Since, therefore, […]{26}{there is something lost from the text here, and Mangey professes himself unable to supply it without the assistance of some MS. which may be hereafter discovered.} but diseases and infirmities which have been sent against us flourish; let us endeavour to overturn and destroy them. For to offer prayers over them has nearly such an effect as this: it is confessing that, though we have them in our soul living and flourishing, we nevertheless do not yield, but make a stand against them all, and resist them vigorously, until we have entirely sent away the scape-goat and made atonement.

XXI. (73) What, then, follows a man who lives not in accordance with the will of God but the death of the soul? And this is named Methuselah, the interpretation of which name is, “the sending out of death,” on which account he is the son of Mehel, who has quilted his own life, to which death is sent, that is to say the death of the soul, which is nothing else than a conversion of it by irrational passion. (74) This passion, therefore, when it has conceived, brings forth incurable diseases and infirmities with great pains, by which it is thrown down and convulsed, and humbled and tortured. For each of the diseases oppresses it, bringing upon it an unspeakable burden, such that no one is able even to raise his head beneath it. And this is named Lamech; the interpretation of which name is, “humiliation;” so that Lamech is properly represented as the son of Methuselah, being the passion of the death of the soul, humble, yielding, an infirmity which is the offspring of irrational desire.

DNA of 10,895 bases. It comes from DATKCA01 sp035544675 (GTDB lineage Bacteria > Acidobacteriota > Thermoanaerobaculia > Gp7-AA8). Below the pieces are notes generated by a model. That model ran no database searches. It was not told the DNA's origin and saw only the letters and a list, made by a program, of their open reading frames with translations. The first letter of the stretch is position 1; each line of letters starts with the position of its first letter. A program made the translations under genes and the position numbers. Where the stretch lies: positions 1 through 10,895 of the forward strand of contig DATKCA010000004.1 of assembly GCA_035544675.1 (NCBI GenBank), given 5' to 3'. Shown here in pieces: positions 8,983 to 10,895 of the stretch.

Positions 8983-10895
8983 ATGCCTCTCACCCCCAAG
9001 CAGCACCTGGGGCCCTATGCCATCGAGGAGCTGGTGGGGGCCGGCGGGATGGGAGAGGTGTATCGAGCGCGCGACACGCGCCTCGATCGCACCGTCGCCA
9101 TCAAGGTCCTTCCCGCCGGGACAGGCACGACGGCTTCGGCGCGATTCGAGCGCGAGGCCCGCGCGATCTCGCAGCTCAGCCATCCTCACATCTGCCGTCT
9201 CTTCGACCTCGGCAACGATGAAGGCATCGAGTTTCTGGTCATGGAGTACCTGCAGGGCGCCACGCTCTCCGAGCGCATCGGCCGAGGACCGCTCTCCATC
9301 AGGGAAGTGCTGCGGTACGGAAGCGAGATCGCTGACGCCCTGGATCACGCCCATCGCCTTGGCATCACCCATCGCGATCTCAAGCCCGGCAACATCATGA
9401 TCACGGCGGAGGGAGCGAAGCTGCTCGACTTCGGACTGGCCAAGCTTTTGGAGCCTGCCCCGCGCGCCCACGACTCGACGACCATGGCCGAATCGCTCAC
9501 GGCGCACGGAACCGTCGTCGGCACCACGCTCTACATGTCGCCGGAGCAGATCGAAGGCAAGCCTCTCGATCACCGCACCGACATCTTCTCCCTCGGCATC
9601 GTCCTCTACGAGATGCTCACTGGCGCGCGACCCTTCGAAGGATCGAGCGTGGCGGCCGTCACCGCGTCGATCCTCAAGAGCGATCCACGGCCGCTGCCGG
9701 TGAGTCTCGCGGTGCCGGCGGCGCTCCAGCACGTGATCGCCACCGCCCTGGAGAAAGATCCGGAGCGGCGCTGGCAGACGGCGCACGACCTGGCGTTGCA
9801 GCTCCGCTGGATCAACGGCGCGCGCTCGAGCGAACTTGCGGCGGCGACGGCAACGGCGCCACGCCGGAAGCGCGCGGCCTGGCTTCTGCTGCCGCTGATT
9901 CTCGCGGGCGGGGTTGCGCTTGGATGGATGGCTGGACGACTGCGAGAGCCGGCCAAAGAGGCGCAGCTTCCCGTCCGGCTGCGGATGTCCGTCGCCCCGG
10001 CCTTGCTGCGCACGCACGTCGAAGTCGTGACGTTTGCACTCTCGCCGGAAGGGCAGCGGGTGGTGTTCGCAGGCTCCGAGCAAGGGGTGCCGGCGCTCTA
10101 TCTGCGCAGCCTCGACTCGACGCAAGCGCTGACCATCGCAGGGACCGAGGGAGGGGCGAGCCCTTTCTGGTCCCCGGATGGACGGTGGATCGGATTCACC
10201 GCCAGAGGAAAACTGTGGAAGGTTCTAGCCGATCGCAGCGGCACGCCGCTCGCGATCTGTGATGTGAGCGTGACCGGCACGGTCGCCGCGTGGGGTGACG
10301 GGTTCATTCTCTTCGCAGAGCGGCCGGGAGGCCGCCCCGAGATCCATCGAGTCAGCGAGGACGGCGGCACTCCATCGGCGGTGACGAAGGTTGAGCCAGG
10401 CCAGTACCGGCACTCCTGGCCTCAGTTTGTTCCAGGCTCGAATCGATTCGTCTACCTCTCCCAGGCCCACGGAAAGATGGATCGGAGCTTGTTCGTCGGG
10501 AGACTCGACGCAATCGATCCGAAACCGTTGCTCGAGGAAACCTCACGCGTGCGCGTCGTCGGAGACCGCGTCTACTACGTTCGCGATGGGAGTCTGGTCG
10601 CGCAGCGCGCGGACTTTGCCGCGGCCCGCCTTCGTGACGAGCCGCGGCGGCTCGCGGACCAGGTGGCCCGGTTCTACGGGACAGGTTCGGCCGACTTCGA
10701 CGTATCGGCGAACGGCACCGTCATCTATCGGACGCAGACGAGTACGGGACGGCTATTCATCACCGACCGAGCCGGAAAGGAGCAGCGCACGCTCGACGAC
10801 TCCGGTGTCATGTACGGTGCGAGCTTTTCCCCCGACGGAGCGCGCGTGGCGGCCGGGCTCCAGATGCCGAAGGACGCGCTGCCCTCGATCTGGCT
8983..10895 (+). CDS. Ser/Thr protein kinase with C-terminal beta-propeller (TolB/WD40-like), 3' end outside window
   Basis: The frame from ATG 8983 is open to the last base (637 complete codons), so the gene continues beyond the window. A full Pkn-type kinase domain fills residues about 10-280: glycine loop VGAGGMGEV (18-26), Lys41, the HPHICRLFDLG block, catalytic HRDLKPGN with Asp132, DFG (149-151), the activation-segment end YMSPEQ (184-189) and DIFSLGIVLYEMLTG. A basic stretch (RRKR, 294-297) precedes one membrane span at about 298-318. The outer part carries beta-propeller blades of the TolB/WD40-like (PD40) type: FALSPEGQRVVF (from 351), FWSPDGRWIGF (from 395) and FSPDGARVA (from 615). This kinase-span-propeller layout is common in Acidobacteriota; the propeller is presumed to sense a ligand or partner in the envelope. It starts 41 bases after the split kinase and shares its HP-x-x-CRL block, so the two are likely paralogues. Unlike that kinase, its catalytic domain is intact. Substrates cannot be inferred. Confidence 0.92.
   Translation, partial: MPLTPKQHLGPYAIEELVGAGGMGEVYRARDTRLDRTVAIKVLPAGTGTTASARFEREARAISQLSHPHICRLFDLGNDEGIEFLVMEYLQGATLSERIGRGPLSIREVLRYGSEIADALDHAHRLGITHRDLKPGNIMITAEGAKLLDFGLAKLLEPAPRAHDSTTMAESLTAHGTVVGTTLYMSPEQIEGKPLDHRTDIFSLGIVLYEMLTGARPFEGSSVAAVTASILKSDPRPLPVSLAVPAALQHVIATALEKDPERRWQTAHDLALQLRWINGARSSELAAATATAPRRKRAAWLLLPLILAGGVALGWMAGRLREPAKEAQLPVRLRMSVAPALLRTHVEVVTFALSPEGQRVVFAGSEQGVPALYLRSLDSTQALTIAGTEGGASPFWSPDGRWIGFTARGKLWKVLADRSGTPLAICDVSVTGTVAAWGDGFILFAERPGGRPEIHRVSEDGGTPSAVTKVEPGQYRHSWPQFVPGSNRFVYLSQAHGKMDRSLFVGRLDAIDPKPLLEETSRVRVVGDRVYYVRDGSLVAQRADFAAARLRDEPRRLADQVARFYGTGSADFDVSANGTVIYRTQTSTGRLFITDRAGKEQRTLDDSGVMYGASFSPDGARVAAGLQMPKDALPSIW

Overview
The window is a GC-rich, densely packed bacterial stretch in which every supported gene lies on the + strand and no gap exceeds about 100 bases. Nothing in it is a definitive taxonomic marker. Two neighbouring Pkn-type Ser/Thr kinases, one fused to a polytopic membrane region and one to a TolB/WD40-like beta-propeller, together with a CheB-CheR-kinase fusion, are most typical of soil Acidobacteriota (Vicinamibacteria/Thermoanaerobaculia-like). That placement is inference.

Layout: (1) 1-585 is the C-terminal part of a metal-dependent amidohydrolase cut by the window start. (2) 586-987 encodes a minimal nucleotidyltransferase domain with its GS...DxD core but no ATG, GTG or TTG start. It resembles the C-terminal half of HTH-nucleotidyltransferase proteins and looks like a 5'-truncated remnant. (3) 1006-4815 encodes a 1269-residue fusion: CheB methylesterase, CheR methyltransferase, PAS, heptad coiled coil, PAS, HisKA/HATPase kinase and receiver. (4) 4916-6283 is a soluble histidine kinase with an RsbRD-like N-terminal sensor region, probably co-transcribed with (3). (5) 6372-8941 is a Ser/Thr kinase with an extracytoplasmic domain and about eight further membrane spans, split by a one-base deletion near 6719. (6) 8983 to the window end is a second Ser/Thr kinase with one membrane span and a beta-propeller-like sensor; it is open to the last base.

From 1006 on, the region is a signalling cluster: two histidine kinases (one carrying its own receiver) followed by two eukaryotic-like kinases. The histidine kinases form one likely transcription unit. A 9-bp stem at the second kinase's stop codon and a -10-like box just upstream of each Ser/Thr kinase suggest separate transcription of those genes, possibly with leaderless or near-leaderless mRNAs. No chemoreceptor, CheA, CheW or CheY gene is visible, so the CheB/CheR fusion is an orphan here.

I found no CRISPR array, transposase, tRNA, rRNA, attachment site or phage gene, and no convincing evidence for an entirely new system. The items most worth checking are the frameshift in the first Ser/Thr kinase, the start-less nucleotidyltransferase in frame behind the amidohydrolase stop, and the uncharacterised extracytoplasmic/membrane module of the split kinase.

XXII. (75) “And Lamech took to himself two wives; the name of the one was Adah, and the name of the other was Zillah.”{27}{#ge 4:19.} Everything which a wicked man taketh himself is altogether blameable, as being polluted by his impure mind; and so, on the contrary, all deliberate actions of virtuous men are praise-worthy; on which account now, Lamech, who is taking wives unto himself, is choosing the greatest possible evils. Again, when Abraham, Jacob, and Aaron take to themselves wives, they choose appropriate good things to dwell with. (76) Now Moses speaks thus in the case of Abraham: “And Abraham and Nachor took unto themselves wives; the name of Abraham’s wife was Sarai.”{28}{#ge 11:29.} And in the case of Jacob he says, “Rise up and go into Mesopotamia, to the house of Bethuel, thy mother’s father, and take unto thyself a wife from thence of the daughters of Laban thy mother’s Brother.”{29}{#ge 28:2.} In the case of Aaron he says, and Aaron took Elizabeth, the daughter of Aminadab, the sister of Naassom, unto him to be his Wife.”{30}{#ex 6:23.} (77) Isaac too and Moses take unto themselves wives, but they do not take them of their own act entirely; but Isaac, “When he went into the house of his Mother,”{31}{#ge 24:67.} is said to have taken a wife; and to Moses, “The man with whom he lodged gave his daughter Zipporah to be his Wife.”{32}{#ex 2:21.}